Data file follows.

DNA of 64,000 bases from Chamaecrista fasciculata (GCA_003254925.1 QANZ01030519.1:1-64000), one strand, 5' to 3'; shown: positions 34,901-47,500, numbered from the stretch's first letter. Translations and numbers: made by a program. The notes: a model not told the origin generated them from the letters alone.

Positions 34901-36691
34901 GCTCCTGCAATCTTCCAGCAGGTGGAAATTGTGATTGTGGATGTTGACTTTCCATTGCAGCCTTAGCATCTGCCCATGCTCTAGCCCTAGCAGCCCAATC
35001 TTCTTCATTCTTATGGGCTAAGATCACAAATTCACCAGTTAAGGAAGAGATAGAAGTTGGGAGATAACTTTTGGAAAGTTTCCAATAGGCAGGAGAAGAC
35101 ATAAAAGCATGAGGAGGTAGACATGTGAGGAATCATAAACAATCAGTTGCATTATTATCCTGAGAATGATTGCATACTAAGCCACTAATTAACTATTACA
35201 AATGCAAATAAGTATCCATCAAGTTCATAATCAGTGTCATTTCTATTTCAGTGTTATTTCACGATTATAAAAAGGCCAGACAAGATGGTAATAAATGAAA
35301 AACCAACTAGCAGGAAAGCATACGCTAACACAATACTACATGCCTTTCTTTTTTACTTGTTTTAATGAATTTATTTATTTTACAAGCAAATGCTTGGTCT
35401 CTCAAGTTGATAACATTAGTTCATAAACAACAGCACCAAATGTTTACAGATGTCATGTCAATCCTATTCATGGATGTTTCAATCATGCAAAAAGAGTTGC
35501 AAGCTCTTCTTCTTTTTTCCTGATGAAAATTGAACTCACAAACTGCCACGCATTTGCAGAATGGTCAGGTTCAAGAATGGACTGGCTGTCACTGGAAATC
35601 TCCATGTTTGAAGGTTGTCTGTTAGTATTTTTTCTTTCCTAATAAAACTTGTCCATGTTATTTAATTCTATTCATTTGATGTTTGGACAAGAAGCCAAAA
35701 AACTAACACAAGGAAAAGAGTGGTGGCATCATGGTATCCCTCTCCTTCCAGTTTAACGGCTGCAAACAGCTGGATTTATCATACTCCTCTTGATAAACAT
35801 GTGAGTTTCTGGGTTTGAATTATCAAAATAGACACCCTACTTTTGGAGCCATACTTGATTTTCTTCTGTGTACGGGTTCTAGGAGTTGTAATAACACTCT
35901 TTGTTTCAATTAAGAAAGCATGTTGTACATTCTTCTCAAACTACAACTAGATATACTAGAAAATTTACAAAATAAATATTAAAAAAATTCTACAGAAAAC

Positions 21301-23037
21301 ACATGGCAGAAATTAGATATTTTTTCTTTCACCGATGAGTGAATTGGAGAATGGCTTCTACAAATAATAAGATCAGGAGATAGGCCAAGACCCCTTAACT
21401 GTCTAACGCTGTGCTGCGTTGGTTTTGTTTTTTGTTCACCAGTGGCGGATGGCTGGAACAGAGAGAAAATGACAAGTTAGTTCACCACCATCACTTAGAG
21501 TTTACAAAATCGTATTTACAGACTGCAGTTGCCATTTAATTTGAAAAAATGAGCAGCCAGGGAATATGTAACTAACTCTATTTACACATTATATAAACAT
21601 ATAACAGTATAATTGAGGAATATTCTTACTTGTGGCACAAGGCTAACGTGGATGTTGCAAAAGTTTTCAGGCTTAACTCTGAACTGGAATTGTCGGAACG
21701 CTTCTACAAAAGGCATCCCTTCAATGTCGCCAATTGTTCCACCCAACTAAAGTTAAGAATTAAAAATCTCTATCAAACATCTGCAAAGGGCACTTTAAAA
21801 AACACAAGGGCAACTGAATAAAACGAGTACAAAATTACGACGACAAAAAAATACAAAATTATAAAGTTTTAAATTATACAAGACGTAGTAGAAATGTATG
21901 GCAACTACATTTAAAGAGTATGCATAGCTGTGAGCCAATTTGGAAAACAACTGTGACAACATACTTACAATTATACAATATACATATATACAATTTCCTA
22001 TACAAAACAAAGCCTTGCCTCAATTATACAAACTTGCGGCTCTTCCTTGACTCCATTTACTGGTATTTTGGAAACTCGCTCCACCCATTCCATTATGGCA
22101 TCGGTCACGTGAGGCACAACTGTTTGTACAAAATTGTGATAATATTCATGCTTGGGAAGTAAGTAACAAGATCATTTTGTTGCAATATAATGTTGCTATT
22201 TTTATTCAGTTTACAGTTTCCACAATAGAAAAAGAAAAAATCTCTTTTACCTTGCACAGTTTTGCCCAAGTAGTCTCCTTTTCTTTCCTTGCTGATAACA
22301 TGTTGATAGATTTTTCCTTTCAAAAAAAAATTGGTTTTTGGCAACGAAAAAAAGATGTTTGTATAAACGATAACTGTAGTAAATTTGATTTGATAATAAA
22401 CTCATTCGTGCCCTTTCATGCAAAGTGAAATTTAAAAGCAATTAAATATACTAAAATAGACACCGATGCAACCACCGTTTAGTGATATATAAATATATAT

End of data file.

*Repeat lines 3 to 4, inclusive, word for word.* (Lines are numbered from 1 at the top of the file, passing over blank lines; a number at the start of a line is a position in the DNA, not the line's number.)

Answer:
34901 GCTCCTGCAATCTTCCAGCAGGTGGAAATTGTGATTGTGGATGTTGACTTTCCATTGCAGCCTTAGCATCTGCCCATGCTCTAGCCCTAGCAGCCCAATC
35001 TTCTTCATTCTTATGGGCTAAGATCACAAATTCACCAGTTAAGGAAGAGATAGAAGTTGGGAGATAACTTTTGGAAAGTTTCCAATAGGCAGGAGAAGAC